FIVE FOR FRIDAY: YOU AND ME, DC!

A real life-changer of a week this week, with confirmation that we’ll be packing up and moving to Karratha at the end of January. While I’ll be spending the majority of my time working on a series of novels (check out my new Patreon site for details, and if you’re so inclined, drop a few bucks my way to receive exclusive content on a monthly basis), I’ll also be looking to push my writing into new directions, and use the extra time our new lifestyle affords me to pursue some dreams I’ve never had the chance to pursue.

To whit: I’ve always wanted to write a comic book.

So, one of the things I’ll be doing is working up a pitch to DC Comics, using a lesser-known, and under-utilised character that is close to my heart. One of these five, in fact. I just need to work out the right storyline, and then I’ll know which one.

 

Five for Friday: DC Characters I Intend to Pitch

Mister E.

A psychotic, blind fundamentalist vampire hunter who was abused in extremis as a child and who was banished to the end of time after attempting to murder the (potential) saviour of all magic, and now must walk back to the present one step at a time. A man so cold, warped and damaged that John Constantine, John Constantine, considers him one of the cruellest and most dangerous mages in the world.

You know I want to write this.

Like many readers, I first encountered Mister E in Neil Gaiman’s The Books of Magic. But he’s been around nearly 40 years without achieving any real prominence. DC rarely strays too far from their latex and punches core. Apart from fits and bursts, the company rarely embraces horror and the supernatural with any commitment, despite having a rich gallery of characters well suited to the purpose. Mister E is at the sharper edge of that gallery, and I’d love to unleash him in a (un)fit and (im)proper fashion.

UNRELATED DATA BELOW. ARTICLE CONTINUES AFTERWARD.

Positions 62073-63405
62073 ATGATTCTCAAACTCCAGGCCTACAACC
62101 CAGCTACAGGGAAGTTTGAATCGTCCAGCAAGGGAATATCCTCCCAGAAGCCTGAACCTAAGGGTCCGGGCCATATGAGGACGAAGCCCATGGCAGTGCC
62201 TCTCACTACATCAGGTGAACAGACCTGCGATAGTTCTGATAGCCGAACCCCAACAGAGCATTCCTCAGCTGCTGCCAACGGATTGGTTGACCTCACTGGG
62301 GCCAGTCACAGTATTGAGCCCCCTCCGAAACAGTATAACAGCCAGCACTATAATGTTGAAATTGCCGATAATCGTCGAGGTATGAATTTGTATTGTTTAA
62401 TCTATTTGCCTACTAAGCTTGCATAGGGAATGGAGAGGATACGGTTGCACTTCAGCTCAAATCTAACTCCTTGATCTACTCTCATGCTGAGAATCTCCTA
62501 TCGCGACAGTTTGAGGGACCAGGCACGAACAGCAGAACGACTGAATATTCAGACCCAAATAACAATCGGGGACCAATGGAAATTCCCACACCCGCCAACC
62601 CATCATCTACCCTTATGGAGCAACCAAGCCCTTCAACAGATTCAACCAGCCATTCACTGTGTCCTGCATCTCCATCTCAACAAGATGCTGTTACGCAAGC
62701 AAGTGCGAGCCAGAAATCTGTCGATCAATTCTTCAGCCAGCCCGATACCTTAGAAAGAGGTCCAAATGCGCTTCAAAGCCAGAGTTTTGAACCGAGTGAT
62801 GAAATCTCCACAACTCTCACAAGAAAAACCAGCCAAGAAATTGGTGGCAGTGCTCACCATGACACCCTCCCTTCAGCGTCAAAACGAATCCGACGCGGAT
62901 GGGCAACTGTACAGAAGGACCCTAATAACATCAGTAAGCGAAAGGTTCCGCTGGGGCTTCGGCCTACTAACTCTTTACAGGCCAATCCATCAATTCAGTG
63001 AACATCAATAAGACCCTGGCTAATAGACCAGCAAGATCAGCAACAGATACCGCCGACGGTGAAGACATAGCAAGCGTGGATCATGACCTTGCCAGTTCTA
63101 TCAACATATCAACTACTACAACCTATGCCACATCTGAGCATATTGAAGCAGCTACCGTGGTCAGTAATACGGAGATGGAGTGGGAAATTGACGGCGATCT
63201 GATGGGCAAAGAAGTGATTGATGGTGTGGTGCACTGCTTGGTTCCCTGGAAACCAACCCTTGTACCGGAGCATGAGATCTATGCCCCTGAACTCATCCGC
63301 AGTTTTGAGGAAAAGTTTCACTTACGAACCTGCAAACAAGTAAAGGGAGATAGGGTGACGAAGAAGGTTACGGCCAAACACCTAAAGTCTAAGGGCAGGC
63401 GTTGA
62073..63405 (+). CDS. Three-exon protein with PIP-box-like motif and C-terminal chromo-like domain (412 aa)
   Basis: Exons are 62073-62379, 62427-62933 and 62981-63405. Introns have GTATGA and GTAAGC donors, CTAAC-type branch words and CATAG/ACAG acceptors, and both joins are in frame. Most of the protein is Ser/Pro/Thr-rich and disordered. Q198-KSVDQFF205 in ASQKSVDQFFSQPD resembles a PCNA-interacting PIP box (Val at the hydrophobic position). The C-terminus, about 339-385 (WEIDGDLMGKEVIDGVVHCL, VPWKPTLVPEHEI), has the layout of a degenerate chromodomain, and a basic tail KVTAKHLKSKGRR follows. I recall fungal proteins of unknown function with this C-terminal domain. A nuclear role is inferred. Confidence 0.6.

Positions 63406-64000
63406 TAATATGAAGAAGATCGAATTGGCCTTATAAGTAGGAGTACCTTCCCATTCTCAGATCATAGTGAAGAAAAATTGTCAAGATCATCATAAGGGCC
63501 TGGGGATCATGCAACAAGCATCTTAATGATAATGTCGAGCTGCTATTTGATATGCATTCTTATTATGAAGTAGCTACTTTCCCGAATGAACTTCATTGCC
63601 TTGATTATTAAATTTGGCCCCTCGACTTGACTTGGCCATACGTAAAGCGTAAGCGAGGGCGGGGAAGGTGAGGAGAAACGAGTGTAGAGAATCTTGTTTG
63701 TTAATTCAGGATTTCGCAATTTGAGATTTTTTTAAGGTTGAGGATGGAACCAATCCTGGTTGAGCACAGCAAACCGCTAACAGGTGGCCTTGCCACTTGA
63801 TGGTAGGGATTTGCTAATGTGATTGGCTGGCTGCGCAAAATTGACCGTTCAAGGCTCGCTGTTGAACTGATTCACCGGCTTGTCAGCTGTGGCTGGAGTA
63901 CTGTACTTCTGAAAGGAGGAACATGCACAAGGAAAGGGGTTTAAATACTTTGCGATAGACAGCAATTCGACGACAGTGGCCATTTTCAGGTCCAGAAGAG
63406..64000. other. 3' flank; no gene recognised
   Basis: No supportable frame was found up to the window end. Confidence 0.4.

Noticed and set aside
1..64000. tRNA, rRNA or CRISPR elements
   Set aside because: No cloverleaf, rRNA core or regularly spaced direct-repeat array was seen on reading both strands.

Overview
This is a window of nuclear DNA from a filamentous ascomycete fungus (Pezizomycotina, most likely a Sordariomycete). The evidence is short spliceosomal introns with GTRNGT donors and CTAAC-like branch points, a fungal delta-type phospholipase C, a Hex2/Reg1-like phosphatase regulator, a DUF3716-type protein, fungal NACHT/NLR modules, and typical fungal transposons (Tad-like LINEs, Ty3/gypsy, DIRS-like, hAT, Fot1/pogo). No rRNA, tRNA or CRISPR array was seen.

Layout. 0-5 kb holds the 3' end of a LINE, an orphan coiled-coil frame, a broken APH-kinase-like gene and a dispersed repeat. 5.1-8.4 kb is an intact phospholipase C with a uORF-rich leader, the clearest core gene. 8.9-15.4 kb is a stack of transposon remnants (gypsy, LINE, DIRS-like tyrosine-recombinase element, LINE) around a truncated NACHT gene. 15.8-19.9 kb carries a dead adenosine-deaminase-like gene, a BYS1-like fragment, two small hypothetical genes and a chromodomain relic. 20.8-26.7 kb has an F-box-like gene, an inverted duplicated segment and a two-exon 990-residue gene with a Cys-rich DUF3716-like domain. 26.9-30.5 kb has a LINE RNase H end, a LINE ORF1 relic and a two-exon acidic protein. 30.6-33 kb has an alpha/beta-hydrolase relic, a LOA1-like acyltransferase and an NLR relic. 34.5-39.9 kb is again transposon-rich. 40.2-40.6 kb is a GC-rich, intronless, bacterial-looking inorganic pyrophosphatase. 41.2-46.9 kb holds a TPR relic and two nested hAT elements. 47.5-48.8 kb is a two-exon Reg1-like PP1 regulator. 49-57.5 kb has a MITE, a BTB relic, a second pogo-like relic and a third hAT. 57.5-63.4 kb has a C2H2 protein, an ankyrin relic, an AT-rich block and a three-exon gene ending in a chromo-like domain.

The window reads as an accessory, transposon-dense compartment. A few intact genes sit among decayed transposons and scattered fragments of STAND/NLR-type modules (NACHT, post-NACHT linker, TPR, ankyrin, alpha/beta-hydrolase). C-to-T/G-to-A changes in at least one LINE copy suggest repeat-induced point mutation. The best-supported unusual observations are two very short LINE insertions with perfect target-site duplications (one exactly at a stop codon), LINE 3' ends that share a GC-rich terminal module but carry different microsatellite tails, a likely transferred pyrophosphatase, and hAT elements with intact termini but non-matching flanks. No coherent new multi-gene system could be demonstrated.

Mister_EMister E, artist unknown.

 

Etrigan, the Demon.

Gone! Gone! O’ form of man
Rise the demon Etrigan!

Etrigan is a rhyming demon, one of the lower castes of Hell. As part of an attempt to gain more power, he is bound for all eternity to the soul of Jason Blood, apprentice of Merlin. While Blood inhabits the Earthly plane, and Etrigan inhabits Hell, they can swap places by intoning couplets from Merlin’s gravestone. As time has passed, Blood has become more like Etrigan, and Etrigan… to paraphrase Blood, “Has also become more like Etrigan.”

Arguably Jack Kirby’s last great creation, I have loved Etrigan since I first encountered him in the late 70s. So much so, that my best friend and I were in the process of planning a pitch for a 52-issue series when the character was rebooted before our eyes in 1990. He has the potential to be one of the most complex, and memorable characters, in the DC Universe. And I badly want to write him before my career is over.

etrigan

Etrigan, the Demon, artist unknown

 

The Creeper.

A mentally unstable dual personality with enhanced abilities, psychologically disturbing superpowers (his laugh can cause pain, for example), and more rebooted backstories than even DC must find comfortable.